China to Halt Nuclear Deal With Iran, US Officials Say
White House sees better ties ahead with Beijing and fewer arms to Middle East
The Clinton administration's pursuit of improved relations with Communist China appears to be bearing fruit.
Beijing has quietly told the United States it is canceling the sale to Iran of a plant that could be used in the production of nuclear weapons, administration officials say. In return, Beijing expects the White House to move toward allowing it to buy civilian nuclear technologies from US firms.
China's decision to cancel the sale of the uranium hexifloride conversion plant would constitute a major success for the Clinton administration's effort to seek improved relations with the Asian economic and military power. It would also represent a significant achievement in the administration's efforts to block transfers of nuclear technologies to Iran's Islamic regime, which the US accuses of supporting terrorism and pursuing a secret atomic-weapons program. Iran denies the charges.
"The Chinese have told us that based on their expectation that we would be able to build on our nuclear cooperation program, they will not execute this contract [with Iran]," says an administration official. "We believe that if we can continue to work together on nuclear issues and nonproliferation issues, this is something we can address."
US officials have been pressing China for months to cancel its deal with Iran. Uranium hexifloride conversion plants are an important step in the process of enriching uranium for use as fuel for nuclear power plants or material for atomic weaponry.
By canceling the deal, Beijing would help President Clinton certify to Congress that the Chinese are meeting US nuclear nonproliferation laws. Such certification would allow Mr. Clinton to implement for the first time a 1985 Sino-US nuclear cooperation pact permitting American firms to sell to China nuclear-power reactors. China desperately needs such reactors to overcome serious electricity shortages that are impeding its industrial expansion.
The US nuclear industry has been furiously lobbying the White House to implement the cooperation agreement, arguing that Russian, French, and Canadian companies are already well ahead in grabbing pieces of the largest economic pie of its kind.
Canceling the deal with Iran does not automatically guarantee Clinton's certification of China's nonproliferation credentials. The US also wants Beijing to put in place a system that prevents top nuclear-related exports to states suspected of illegally developing atomic arms.
But assuming China does cancel the uranium hexifloride plant sale, a senior administration notes that "it is certainly a major step forward and fits with their broader commitment not to provide assistance to unsafeguarded nuclear facilities."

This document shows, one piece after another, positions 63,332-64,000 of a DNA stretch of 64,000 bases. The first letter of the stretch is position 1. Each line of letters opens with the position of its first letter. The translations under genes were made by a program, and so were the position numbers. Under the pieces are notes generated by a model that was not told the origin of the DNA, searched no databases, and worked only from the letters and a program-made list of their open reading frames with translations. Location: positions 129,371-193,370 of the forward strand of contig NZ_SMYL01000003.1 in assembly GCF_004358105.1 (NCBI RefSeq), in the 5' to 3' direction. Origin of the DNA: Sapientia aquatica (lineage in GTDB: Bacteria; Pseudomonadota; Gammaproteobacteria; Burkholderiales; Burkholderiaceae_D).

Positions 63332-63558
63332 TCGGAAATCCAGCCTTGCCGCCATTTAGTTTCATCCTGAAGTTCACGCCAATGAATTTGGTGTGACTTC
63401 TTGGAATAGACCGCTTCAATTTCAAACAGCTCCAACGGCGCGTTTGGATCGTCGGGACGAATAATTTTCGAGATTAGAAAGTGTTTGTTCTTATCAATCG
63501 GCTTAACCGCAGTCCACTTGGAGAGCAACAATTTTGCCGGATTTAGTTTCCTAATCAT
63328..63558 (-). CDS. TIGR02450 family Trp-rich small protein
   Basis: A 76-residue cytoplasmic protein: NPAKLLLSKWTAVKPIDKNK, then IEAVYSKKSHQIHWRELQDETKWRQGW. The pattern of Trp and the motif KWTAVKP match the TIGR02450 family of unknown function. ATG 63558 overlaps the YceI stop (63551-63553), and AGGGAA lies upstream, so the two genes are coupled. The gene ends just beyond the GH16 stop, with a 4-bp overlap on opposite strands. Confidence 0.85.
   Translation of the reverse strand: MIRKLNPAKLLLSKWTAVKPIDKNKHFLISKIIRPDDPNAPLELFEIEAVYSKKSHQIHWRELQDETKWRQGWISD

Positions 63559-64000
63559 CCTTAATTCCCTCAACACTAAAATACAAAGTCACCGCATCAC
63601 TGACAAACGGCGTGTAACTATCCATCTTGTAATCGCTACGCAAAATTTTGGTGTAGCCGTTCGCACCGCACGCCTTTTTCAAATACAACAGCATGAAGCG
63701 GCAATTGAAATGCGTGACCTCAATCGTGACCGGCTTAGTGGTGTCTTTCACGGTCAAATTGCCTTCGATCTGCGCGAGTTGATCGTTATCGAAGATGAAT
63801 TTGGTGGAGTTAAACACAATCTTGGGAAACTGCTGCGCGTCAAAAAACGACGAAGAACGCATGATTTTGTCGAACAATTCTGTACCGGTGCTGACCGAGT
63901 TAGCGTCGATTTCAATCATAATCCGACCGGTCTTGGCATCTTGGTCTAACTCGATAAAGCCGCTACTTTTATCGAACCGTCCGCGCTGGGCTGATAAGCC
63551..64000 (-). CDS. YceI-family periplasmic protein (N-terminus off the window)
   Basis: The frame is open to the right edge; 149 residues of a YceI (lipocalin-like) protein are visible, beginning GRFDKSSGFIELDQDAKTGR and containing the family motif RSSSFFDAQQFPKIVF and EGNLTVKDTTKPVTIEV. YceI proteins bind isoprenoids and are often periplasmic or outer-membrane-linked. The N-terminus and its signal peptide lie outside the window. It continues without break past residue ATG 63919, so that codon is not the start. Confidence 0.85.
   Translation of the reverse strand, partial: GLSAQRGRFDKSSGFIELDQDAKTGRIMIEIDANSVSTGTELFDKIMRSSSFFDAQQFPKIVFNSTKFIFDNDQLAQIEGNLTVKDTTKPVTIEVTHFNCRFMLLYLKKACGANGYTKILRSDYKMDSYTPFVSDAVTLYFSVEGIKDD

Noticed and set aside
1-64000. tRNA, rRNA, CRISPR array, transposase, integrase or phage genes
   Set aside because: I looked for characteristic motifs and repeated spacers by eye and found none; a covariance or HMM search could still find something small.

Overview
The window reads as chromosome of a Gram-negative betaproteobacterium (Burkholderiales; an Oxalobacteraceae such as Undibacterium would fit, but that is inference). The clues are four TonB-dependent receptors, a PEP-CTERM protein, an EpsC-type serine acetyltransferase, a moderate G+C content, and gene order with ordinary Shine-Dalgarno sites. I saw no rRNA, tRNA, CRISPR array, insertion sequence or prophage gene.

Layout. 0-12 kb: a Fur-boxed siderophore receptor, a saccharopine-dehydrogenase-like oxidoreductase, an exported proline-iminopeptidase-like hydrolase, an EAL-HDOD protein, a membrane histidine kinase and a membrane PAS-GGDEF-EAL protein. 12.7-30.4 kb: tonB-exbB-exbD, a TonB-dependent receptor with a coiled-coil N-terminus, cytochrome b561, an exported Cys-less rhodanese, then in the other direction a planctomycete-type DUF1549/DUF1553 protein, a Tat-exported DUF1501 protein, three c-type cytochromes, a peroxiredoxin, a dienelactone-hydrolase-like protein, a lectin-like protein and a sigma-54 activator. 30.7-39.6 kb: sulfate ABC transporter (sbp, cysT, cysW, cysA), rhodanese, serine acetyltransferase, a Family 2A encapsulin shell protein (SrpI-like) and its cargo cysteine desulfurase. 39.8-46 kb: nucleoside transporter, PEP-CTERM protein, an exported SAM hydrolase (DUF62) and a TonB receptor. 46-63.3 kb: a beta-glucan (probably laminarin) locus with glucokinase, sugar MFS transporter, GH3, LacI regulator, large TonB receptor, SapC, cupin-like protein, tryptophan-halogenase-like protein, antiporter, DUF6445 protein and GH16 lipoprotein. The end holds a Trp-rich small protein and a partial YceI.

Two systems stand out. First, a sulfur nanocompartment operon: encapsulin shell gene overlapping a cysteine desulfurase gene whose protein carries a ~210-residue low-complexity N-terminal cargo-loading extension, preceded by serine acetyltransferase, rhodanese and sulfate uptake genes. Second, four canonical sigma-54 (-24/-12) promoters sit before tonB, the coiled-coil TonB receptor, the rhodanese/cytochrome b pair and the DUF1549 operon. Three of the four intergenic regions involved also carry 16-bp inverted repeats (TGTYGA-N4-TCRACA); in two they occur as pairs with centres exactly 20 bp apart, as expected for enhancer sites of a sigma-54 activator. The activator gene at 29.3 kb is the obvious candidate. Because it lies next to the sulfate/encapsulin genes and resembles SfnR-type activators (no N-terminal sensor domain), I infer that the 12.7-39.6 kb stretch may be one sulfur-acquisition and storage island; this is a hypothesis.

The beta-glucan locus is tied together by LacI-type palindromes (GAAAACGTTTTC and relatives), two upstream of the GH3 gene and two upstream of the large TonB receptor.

The administration says China privately gave that commitment in May after the US confronted it with evidence that it had sold nuclear technologies to Pakistan, which is believed to have a secret nuclear-weapons program.
Promoting civilian nuclear cooperation is a key component of the US policy of "constructive engagement" with Beijing. It aims to ease tensions over China's abysmal human rights record, piracy of US music and movies, and sales of conventional and nuclear-related military technologies to Iran and Pakistan. The greatest frictions are over US support for Taiwan, which China regards a renegade province.
The administration contends that by concentrating on areas of agreement, the US has a better chance of resolving differences with China and averting a cold war-style rivalry that could destabilize East Asia, a key trade region. Critics decry the policy as appeasement and say the US should take a harder line on objectionable Chinese conduct.
Some experts say they are skeptical that China will abide by its assurance that it has scrapped the uranium hexifloride plant sale to Iran. They point to its track record of backtracking on similar undertakings.
"The question with China is what do you believe and who do you believe, given the terrible history of the last decade," says Henry Sokolski, executive director of the Washington-based Non-Proliferation Policy Education Center. "No one should be popping corks yet."
An administration official argues that Beijing knows its own interests are served by keeping Iran's alleged nuclear ambitions in check. "They are closer to that neighborhood than us," he notes.
Until now, US efforts to halt nuclear technology transfers to Iran have yielded poor results. Despite US objections, Russia has refused to halt the construction of two light-water nuclear-power reactors at Bushehr, Iran. Russia will also provide the reactor fuel.